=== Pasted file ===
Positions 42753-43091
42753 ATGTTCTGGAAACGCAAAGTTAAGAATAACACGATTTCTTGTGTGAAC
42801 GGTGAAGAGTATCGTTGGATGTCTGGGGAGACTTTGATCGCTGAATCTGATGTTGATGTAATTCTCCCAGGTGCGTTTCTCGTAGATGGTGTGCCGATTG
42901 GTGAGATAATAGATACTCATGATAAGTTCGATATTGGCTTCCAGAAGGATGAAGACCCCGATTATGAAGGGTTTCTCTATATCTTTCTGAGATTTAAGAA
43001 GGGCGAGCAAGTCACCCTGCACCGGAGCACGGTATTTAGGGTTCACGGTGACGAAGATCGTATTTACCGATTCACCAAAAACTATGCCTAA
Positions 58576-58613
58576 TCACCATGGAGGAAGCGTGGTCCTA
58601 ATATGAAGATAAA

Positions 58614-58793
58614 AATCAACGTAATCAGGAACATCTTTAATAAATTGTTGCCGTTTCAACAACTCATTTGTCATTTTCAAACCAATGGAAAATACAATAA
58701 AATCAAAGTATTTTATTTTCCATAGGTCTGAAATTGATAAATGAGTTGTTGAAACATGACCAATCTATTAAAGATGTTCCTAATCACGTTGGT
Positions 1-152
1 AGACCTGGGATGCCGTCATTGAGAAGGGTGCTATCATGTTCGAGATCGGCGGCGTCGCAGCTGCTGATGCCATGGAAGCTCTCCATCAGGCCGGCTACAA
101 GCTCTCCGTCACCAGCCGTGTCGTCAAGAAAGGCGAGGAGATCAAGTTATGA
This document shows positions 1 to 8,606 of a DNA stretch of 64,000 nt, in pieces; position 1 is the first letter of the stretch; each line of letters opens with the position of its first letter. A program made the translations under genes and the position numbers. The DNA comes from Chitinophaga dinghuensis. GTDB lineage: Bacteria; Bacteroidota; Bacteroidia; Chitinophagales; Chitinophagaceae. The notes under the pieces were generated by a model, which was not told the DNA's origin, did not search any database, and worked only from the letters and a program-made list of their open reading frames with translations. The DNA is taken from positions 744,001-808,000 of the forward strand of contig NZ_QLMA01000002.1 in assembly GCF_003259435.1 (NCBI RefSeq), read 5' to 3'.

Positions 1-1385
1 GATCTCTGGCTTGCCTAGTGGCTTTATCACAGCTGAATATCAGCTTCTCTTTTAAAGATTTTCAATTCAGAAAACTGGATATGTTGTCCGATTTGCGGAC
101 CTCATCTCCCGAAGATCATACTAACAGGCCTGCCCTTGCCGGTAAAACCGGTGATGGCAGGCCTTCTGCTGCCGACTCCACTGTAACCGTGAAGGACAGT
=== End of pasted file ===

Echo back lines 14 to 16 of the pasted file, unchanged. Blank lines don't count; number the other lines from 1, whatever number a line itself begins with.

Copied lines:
101 GCTCTCCGTCACCAGCCGTGTCGTCAAGAAAGGCGAGGAGATCAAGTTATGA
This document shows positions 1 to 8,606 of a DNA stretch of 64,000 nt, in pieces; position 1 is the first letter of the stretch; each line of letters opens with the position of its first letter. A program made the translations under genes and the position numbers. The DNA comes from Chitinophaga dinghuensis. GTDB lineage: Bacteria; Bacteroidota; Bacteroidia; Chitinophagales; Chitinophagaceae. The notes under the pieces were generated by a model, which was not told the DNA's origin, did not search any database, and worked only from the letters and a program-made list of their open reading frames with translations. The DNA is taken from positions 744,001-808,000 of the forward strand of contig NZ_QLMA01000002.1 in assembly GCF_003259435.1 (NCBI RefSeq), read 5' to 3'.

Positions 1-1385